- Deutsche Bank and Commerzbank have agreed to hold formal talks about merging to create Europe’s fourth-largest lender.
- Critics have highlighted up to 20,000 job losses, the pair’s bad deals in the past, and existing challenges for both banks.
After months of speculation, Deutsche Bank and Commerzbank have agreed to hold formal talks about a merger. However, a tie-up of Germany’s two largest lenders has raised eyebrows as it could lead to tens of thousands of job losses, the pair’s previous deals haven’t always impressed, and it may not address underlying problems at both banks.
A tie-up promises to create Europe’s fourth-largest lender, with north of €1.8 trillion in assets and a market value of about €25 billion, according to Bloomberg.
Analysts think the combined group could slash its annual costs by more than €2.2 billion ($US2.5 billion) and command one-fifth of Germany’s high-street banking business. Investors cheered the news, sending Deutsche Bank shares up 4% and Commerzbank shares up 7% on Monday morning.
However, the deal could result in the elimination of up to 20,000 jobs – more than 13% of the two companies’ combined workforces – says the chief of Germany’s Verdi labour union, according to Reuters. The union says there’s overlap between the firms’ retail and business customer segments, arguing international deals would suit both firms better.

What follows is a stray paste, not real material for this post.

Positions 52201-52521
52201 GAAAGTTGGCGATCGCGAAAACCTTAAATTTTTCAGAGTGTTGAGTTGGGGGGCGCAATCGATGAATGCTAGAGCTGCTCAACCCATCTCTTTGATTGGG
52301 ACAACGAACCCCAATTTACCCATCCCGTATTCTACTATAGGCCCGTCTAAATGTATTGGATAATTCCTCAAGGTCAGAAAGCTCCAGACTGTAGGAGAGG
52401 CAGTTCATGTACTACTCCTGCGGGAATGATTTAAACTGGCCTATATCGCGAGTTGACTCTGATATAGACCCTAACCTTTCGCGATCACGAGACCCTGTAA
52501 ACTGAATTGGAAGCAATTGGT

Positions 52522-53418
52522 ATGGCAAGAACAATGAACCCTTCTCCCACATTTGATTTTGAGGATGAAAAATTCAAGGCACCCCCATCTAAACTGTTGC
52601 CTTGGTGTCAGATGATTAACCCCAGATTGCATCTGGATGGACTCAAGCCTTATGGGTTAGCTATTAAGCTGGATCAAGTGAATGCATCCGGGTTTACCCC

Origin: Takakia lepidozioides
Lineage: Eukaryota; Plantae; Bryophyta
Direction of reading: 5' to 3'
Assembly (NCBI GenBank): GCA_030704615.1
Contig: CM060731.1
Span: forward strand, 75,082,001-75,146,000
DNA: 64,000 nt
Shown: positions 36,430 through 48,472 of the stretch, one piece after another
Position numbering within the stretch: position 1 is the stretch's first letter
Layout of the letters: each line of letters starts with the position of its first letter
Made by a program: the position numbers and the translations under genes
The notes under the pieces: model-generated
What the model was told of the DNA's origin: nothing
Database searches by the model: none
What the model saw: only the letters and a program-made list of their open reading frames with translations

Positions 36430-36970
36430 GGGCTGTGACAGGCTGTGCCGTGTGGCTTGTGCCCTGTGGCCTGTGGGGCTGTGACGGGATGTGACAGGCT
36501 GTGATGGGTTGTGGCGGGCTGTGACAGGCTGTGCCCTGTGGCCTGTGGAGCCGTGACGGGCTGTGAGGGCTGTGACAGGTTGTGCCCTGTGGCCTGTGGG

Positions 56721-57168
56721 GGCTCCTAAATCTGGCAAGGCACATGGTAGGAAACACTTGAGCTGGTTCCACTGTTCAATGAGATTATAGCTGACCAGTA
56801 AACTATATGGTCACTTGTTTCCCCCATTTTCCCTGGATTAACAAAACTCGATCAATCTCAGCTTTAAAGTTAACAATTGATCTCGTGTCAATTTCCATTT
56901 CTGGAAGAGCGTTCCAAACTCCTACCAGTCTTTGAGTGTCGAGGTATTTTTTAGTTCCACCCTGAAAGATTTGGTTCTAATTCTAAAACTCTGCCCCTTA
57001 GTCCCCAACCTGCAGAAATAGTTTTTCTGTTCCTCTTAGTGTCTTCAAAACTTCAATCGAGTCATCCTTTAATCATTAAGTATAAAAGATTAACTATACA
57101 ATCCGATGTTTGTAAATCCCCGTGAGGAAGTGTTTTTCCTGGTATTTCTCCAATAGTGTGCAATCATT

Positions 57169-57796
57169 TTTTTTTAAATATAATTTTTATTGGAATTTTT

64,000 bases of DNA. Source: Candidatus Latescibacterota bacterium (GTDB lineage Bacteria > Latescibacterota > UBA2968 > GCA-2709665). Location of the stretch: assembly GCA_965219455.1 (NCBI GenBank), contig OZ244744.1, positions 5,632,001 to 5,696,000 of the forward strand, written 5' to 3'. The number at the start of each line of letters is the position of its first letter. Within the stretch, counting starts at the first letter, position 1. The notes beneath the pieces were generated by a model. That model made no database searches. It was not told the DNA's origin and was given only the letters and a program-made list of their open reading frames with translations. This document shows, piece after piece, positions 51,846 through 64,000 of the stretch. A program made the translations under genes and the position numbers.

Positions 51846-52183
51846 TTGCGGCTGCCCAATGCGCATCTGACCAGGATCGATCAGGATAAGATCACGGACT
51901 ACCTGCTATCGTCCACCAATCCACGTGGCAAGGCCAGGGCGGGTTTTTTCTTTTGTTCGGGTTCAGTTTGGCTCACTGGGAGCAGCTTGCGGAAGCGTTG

Both Deutsche Bank and Commerzbank have patchy deal histories. Deutsche Bank struggled to integrate Postbank, which it bought for €6.5 billion euros in 2010.
Commerzbank’s troubled takeover of Dresdner Bank in 2008 meant the financial crisis hit it harder, leading to two government bailouts. Yet mergers are to be expected in a nation with close to 1,600 banks, according to The Economist.
The mega-deal also comes at a difficult time. Both banks are navigating an economic slowdown in Germany – which nearly fell into recession at the end of last year – as well as the broader eurozone. A depressed backdrop could make it harder for the firms to satisfy Germany’s tough unions and comply with its strict labour laws.
Deutsche Bank’s sales fell and borrowing costs rose in the final quarter of 2018, and German officials raided its headquarters. It’s unclear how absorbing Commerzbank will help Deutsche Bank’s ailing investment banking arm, its main earnings driver.
Financing the merger and appeasing regulators could also mean selling off assets such as DWS Group, Deutsche Bank’s asset management business that has reportedly caught the eye of Allianz. Analysts think Deutsche Bank may need to raise about €8 billion to pull off the deal.
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